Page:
This blog has moved to Cheryl Murphy Writes: Chronicles of an Ink Slinger. It became too hard to mirror to this site. Lots of glitches and such. I don't do much to maintain this site anymore so if you're wondering why things might look a bit wonky, that would be it.

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I hope you'll join me at my new home!

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Thursday, July 15, 2010

What famous author do you write like?

James Joyce

This is a fun little link. Not very accurate but fun, nonetheless! I posted several of my chapters in it and they all came up James Joyce.

I can't be too shabby, I guess!  :)

Monday, July 12, 2010

What software do you use?

I have StoryMill and I just got Scrivener.  I used to use Word.

Word:  Yes, it's easy to use but I couldn't help but wonder if the other, more specific, programs were better.

StoryMill:  I was so happy to switch to StoryMill!  The features were just too useful.  You can write by scenes, drag and drop them wherever you want, check your timeline, keep notes, and so much more. It will also give you a count of how many times you've used words and check for cliches (although it's limited in its capabilities in this area). You can keep track of all your characters' info.  Cons I've found:  Exporting kind of sucks with it.  Formatting gets all kinds of screwy when you export and you have to fix it all.  No just plain old highlight feature.  You can annotate but you can't just highlight?  It's not incredibly user friendly - using it requires quite a learning curve because it's not very streamlined.  For instance, in order to export, you must first go to "Chapters," highlight the chapter you want to export and then click export.  Why can't you just go to export and pick and choose from there?

Scrivener:  I'll be completely honest and say, I haven't played with it yet.  I've taken a peek at it, though and I'll tell you my initial feelings.  After that, tonight I will be setting it up for my current WIP and I'll update this post with a full review.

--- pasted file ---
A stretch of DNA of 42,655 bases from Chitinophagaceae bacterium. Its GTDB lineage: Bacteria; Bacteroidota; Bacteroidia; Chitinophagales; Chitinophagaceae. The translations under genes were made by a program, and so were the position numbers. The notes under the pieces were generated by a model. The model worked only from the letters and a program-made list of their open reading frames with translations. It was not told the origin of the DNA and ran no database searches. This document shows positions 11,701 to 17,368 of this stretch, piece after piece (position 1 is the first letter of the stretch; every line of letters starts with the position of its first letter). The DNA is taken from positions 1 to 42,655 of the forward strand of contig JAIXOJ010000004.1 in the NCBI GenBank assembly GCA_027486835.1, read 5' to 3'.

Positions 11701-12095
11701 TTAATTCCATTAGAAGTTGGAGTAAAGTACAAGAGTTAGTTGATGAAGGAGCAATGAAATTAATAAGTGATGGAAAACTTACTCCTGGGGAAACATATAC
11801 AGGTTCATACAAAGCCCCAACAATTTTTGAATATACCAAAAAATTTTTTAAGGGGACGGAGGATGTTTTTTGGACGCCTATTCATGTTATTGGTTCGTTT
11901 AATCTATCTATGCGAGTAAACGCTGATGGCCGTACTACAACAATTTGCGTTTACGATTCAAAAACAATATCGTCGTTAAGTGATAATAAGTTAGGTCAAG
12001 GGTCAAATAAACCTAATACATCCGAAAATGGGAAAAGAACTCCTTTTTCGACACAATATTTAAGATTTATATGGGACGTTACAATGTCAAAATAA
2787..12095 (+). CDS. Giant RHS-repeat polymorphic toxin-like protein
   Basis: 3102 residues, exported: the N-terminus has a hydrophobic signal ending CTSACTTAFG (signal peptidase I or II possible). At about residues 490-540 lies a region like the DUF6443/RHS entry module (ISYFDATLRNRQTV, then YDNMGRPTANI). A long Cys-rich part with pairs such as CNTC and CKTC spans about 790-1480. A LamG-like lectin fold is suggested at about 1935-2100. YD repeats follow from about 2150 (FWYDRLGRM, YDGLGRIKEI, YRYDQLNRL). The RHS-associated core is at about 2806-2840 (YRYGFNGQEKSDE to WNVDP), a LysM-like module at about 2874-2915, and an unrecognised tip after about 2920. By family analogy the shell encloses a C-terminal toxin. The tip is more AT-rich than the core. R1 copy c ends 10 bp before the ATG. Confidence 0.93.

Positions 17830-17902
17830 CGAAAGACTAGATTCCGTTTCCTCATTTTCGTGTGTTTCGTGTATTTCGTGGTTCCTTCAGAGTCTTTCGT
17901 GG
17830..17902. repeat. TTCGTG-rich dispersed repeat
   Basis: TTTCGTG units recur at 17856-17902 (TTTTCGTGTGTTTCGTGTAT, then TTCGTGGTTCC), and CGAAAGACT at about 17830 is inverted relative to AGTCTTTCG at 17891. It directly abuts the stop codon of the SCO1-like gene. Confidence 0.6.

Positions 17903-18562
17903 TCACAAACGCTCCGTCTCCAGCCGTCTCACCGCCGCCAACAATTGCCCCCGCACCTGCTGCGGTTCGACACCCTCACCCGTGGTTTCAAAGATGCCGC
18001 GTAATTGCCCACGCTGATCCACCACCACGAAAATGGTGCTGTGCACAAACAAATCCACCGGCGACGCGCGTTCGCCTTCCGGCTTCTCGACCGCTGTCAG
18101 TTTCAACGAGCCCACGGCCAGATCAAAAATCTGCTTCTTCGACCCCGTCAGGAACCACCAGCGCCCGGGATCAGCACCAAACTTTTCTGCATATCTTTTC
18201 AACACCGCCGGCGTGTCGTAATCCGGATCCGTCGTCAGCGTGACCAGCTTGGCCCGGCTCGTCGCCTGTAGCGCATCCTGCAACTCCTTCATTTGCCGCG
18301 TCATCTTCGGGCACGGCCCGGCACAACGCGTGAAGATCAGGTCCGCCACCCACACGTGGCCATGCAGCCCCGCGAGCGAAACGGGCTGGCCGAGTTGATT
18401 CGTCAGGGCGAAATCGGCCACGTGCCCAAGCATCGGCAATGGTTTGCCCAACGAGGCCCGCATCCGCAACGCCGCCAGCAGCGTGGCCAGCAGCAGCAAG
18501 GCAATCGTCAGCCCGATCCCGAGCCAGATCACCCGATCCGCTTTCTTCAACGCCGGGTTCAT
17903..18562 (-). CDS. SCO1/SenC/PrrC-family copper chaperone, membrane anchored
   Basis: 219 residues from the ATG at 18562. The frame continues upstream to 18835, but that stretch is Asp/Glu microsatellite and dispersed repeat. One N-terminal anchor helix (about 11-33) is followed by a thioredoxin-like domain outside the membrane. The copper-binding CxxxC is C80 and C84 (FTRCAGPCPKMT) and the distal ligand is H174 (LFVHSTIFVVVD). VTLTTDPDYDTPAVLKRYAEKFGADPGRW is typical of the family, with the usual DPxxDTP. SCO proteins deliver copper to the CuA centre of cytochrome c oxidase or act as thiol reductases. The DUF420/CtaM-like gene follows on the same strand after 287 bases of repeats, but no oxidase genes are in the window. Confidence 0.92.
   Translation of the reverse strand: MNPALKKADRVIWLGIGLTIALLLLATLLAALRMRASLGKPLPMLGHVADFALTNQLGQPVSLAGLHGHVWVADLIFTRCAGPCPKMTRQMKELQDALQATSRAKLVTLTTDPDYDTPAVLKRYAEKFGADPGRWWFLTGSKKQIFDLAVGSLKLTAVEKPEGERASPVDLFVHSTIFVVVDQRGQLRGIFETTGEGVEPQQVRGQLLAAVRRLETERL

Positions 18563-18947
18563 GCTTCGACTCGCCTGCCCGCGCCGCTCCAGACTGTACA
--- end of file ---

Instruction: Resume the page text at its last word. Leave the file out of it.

So here's the initial thoughts:  Holy cow!  The corkboard and index cards look awesome!  Great for putting together research and keeping it all in one place and looks easy to get to.  From other reviews, I'm hearing that it's not as good as StoryMill for fiction writers but I have to wonder if it just depends on what type of fiction you are writing.  Mine has a *ton* of research and notes.  One thing that it looks like you can do with Scrivener that you can't with StoryMill is have the webpage/file/picture actually embedded into your notes so it won't take you out and into your web browser to see it.  Nice.  I'll find out for sure tonight.  LOVE that it has just a plain old highlight feature.  How could something so basic have been missed in StoryMill?  Cons:  Looks like this takes even more time to set up and get with the program.

UPDATE:  So I have to say, I love Scrivener.  The corkboard is too awesome.  The embedded websites are so easy, I can't say enough good stuff.  I can even embed files like my mind maps.  I do miss a few features of StoryMill and it looks like I'll probably just cut and paste chapters into it for the few features I'm missing - word usage count especially.  But as a fiction writer, I have to say that Scrivener is far better for me than StoryMill.

Do you have a particular program you like to use?

Scrivener is coming to Windows!  So for all those that haven't yet seen the light and gotten a Mac, Scivener is coming to you.  Check it out:  Scrivener for Windows